Not always rational

By Ash Pryce

As a skeptic I should apply my reason and rationalism to my own beliefs and life. For the most part I do, I understand that my support of the Monarchy is irrational but subjectively speaking, and despite the batty ideas of the heir to the throne, I quite like the Royals and will be getting the bunting out for the Jubilee. Of course I know that we’d be better off without them and that I would vote in favour of their removal – but dammit, I still like them and in my less rational times emotional support them. I know that my position on that is flawed, I can live with that. For the most part it doesn’t affect my life.

I’m quite open about my life, I don’t hide the fact that I have depression, nor do I hide the fact that I’m polyamorous and quite a fan of the “kink” scene. These are all things that play a part in my life and I don’t shy away from them. But there is one part of my life where my reason, my rationalism, my critical thinking skills go out the window and in a way that does have a very negative effect on my life.


We in Britain, and especially in Scotland, have a somewhat perverse relationship with the bottle. It is seen as taboo when young and as an important and essential part of a “normal” adulthood. People who don’t drink are weird. If you don’t get rat arsed once a week society looks at you like you’re a leper. To some degree this could be why there is such an alcohol problem with many people – it feels like a social obligation that we MUST drink. And here is where my rational mind caves because as reasonable as I think I am, in this situation I’m am totally irrational in my actions. I have a drink problem, I again am not shy in admitting that. But whereas my depression, my polyamory and my other lifestyle choices are controlled and not dealt with, I just can’t do what I know to be the rational thing and stop drinking.

I think being open and talking about problems is a great way to start dealing with them. Pointing out to others that they are not alone, which is why I set up the Shattering the Stigma blog.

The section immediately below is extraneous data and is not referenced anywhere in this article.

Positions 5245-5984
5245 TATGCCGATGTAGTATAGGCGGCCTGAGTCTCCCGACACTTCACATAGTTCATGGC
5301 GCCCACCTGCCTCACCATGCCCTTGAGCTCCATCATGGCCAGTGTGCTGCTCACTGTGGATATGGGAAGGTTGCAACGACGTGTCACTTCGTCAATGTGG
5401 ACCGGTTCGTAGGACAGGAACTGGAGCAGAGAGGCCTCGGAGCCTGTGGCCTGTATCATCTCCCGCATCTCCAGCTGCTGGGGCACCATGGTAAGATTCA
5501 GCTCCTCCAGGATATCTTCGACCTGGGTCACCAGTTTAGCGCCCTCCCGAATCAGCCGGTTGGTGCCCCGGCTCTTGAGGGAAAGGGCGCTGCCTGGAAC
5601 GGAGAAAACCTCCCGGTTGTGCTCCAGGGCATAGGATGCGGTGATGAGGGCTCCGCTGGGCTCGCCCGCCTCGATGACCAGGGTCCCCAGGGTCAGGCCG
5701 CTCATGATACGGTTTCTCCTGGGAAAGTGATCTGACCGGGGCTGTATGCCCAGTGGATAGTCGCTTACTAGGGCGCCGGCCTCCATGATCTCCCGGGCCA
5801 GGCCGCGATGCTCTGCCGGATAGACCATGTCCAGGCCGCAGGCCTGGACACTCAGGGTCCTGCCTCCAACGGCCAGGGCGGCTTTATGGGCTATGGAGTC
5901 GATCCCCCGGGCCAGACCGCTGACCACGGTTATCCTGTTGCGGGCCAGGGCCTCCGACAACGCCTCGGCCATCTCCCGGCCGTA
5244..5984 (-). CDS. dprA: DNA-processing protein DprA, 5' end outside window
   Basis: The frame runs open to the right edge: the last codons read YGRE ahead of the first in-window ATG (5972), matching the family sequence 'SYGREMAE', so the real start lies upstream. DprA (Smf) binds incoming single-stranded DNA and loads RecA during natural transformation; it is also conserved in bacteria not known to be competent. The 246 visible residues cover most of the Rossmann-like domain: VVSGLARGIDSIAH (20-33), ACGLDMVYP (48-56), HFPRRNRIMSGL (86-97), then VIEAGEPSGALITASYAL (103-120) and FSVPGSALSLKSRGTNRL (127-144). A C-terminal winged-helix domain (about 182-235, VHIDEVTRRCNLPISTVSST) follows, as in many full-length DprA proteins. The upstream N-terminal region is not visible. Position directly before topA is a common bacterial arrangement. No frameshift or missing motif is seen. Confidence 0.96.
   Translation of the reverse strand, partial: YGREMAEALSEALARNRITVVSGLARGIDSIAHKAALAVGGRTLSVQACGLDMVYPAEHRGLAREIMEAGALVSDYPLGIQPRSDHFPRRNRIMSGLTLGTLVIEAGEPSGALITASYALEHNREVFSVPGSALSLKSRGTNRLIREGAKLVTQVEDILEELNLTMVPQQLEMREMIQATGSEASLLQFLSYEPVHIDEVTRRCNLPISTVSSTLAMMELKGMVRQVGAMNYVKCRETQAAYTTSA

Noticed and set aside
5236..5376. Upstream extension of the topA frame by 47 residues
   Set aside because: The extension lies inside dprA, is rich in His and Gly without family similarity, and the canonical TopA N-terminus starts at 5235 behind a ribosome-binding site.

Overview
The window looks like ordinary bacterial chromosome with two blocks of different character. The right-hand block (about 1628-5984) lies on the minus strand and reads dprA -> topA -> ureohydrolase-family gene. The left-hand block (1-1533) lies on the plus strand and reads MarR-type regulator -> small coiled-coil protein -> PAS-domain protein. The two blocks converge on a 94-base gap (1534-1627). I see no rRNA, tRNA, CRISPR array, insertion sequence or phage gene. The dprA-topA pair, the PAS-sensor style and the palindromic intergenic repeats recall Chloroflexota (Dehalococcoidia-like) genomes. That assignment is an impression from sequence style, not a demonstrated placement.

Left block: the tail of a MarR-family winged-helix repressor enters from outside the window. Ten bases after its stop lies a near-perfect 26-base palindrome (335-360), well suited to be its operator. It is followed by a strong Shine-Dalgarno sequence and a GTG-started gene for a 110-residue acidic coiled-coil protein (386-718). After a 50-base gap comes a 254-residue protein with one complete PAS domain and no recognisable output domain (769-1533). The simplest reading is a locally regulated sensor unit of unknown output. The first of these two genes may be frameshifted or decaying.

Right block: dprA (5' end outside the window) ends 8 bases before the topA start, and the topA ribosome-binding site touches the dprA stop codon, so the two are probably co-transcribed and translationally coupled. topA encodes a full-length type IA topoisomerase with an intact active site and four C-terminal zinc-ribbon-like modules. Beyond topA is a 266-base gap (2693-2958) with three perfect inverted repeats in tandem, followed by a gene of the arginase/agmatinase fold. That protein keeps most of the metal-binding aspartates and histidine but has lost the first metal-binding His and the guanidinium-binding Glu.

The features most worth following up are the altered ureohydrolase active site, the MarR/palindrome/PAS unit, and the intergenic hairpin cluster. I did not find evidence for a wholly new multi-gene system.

I know that I need to stop drinking, I go into detail here about it, and despite me saying every time “Never again” I still do. A few days go by and all the bad things associated with my drinking seem to fade away, and THIS time I’ll be fine. THIS time I won’t ring people at unsociable hours. THIS time I won’t abuse someone verbally. THIS time I won’t be a bit of a letch. THIS time I won’t act like I’m superior and better than others. THIS time I won’t spill my heart out on Facebook. THIS time will be different. It never is.

I will drink, the best part of a bottle of spirits quite easily. I will drink till I actually cannot drink anymore. I have lost jobs and damaged relationships because of my drinking. Every time I do something bad, I feel like this. I need to write. And as a skeptic I KNOW what I should be doing. But knowing the rational route isn’t the same as acting on it. This weekend I didn’t drink, so Monday night I had a drink to reward myself for not drinking. I justify my drinking – I recently said if a piece of news I was expecting was good I’d drink to celebrate. If it were bad I’d drink to commiserate.

As skeptics we should be applying that scepticism and rational thinking to our own lives, but in this one case I have applied it, but can’t act on it. I want so much to stop drinking, and it’s not as simple as just “not drinking”. I have to go to the shop and buy booze, surely I just could not do that? Well try telling a heroin addict not to buy heroin. I want to tell other skeptics out there that they aren’t alone and that just because in this area of your lives your aren’t applying the rational thought processes you apply to other things, you shouldn’t beat yourself up. We can get through these problems, and talking openly about them is a start.

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0 Responses to Not always rational

  1. Gary says:

    Ash, it’s not possible to be 100% rational. We are biological creatures and are compelled to do things that we can’t control with our minds. It would be near impossible to starve ourselves to death with food in front of us, for example. We can use rationality to recognize our own self-destructive behavior and that is a vital step. I’m sorry that I can’t help you solve your problem, but I think you already know what to do. To help myself quit smoking I started with cutting down some, combined with making it less convenient and forcing slight delays, like waiting a little longer before the next one. Those things made going cold-turkey a little easier. And it took several tries, so don’t give up or beat yourself up over it. Good luck.

  2. Alex Wassall says:

    My experience differs only in that the drug involved was not alcohol. I agree with Gary, cutting down before actually going cold turkey can help.

    I also found that altering my social environment helped, I was finding that the people I spent time with were reinforcing my habit; making it easier for me to justify my actions, “It’s not like I’m the only one”.

    Good Luck

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